Editor’s note: This story is taken from Ragan Communications’ distance-learning portal Ragan Training. The site contains hundreds of hours of case studies, video presentations and interactive courses.
A major force is sweeping the world, and organizations must come to grips with it if they wish to make their case to a skeptical public.
The gulf is growing between the mass population and the elites in all fields—business, government, the news media and non-governmental organizations, says Richard Edelman, chief executive of the communications marketing firm bearing his name.
Two-thirds of those surveyed distrust these institutions, a figure that doubled over the previous two years, he says in a Ragan Training video, “Engaged Leadership in the Age of Populism.” He cites figures from the 2017 Edelman Trust Barometer, an annual global study.
Yet dovetailing this collapse in trust is a trend that suggests a growing role for social media and employee ambassadorship: an increased reliance on peers.
“That’s the world we’re in: rejection of expertise, rejection of elites, and rejection of traditional,” Edelman says. “We believe our peers, we believe our friends, we believe colleagues, and we actually believe personal testimony. We do not believe white papers or fancy testimony in front of Congress.”
The collapse in trust isn’t just happening in the United States, where President Donald Trump has waged war on news media outlets and traditional elites. The change is worldwide, and the halo is fading even for NGOs, which previously had the highest reputation of any sector.
“That is problematic like crazy,” Edelman says, adding, “The elite thinks things are going very well, and the mass population thinks they’re getting screwed.”
Trust plummets in Japan
Trust levels are down worldwide by an average of more than 10 points. In Japan—a country long known for its deference to leadership—trust is down 18 percent. Participants citied recent factors such as the global recession, globalization and job-threatening automation.
The folks with press cards tucked in their hatbands didn’t escape criticism. One big story of the trust barometer this year is the deterioration of news organizations, Edelman says. The survey indicates a widespread sense that news outlets aren’t getting the local story because of constricted economics.
“The media is also now an echo chamber,” Edelman says. “It is a world of self-reference.”
The survey also offers bad news for those hoping to solve the problem through robust thought leadership—brushing the dandruff from the CEO’s shoulders and pushing him or her out in front of TED audience. Only 37 percent regard CEOs as credible or very credible. If your boss is a government official the news is even worse, with only 29 percent rating that sector as credible.
In part, the distrust of CEOs relates to compensation. Yet there is also “disappointment that CEOs didn’t step up and step into answering social issues,” Edelman says.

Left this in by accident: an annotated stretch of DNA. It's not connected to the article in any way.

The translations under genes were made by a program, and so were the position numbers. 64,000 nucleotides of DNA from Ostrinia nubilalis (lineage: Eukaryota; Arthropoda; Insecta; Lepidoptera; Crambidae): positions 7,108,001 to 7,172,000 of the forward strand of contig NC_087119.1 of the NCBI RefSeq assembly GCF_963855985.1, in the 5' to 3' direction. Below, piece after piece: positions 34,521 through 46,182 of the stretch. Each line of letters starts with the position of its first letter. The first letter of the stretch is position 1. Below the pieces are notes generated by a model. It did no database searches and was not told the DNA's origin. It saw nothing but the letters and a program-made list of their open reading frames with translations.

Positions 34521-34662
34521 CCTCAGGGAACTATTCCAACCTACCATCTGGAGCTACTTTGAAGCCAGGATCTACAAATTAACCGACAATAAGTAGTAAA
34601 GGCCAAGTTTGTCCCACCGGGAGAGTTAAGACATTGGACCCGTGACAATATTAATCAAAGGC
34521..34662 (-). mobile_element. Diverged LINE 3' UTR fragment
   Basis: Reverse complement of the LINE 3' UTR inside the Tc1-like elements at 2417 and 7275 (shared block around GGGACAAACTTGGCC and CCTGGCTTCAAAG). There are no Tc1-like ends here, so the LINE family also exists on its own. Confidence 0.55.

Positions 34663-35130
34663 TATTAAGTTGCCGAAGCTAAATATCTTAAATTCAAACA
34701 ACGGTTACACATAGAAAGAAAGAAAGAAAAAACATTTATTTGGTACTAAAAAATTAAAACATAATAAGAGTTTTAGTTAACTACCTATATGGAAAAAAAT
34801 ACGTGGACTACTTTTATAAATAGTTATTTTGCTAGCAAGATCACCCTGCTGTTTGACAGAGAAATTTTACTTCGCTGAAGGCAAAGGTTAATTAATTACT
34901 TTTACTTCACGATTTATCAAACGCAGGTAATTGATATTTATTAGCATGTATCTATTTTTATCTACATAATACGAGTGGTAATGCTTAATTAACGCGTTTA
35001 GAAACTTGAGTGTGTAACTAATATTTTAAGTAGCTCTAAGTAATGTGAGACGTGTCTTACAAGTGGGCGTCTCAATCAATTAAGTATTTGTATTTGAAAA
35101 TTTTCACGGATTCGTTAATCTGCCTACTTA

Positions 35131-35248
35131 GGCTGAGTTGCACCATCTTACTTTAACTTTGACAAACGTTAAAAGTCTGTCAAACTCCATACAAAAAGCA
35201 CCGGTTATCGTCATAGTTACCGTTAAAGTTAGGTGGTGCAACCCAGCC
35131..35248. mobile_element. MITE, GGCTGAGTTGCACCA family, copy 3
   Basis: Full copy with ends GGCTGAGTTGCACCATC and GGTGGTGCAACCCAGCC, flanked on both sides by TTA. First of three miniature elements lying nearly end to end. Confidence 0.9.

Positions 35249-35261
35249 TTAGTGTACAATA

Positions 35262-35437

No humans needed
Another surprising development is that the public sees Google and Bing as more reliable than human editors. The average joe is more likely to believe a search engine (59 percent) than an editor (41 percent).
Personal bias also creates a filter that ghettoizes the consumption of news. Right-leaning people are more likely to get their news through a source such as Breitbart, while those on the left tune in to MSNBC.
Fifty-three percent do not regularly listen to people or organizations with whom they disagree, Edelman says, and 52 percent rarely or never change their position on societal issues.
“I just give it to you as a sense of deep polarization from the institution that historically has been the watchdog for democracy,” he says. “People don’t have confidence in media.”
The rejection of authority—including the news media—means that for most of those surveyed, “the most credible person today is a person like yourself,” Edelman adds.
The actions of business can also stoke fears:
- 72 percent believe the government should protect our jobs and local industry, even if it means the economy grows more slowly.
- 69 percent believe one should prioritize one’s own country’s needs over those of the rest of the world.
- 82 percent believe more regulation should be applied to the pharmaceutical industry.
“People are becoming very nationalistic, because they’re scared,” Edelman says. “They’re scared about their jobs.”
Among sectors of the business world, technology is the most trusted (76 percent are apparently willing to have Facebook’s Mark Zuckerberg babysit the kids), financial services the least (54 percent probably wouldn’t lend a twenty to anyone from Goldman Sachs).
Even technology, however, has grounds for concern. “Most people do believe that technology companies are a little slippery about use of data, that you don’t really behave ethically with the use of it,” Edelman says.
What must companies do to earn more trust? Here are a few points the survey unearthed:
- Treat employees well, and pay them well (62 percent wanted to see this).
- Offer high-quality products and services (59 percent).
- Listen to customers (58 percent).
- Pay their fair share of taxes (56).
For those with brand ambassador programs, there was this ray of light: “Employees,” Edelman says, “are the most credible source of information across every aspect of a company’s operation.”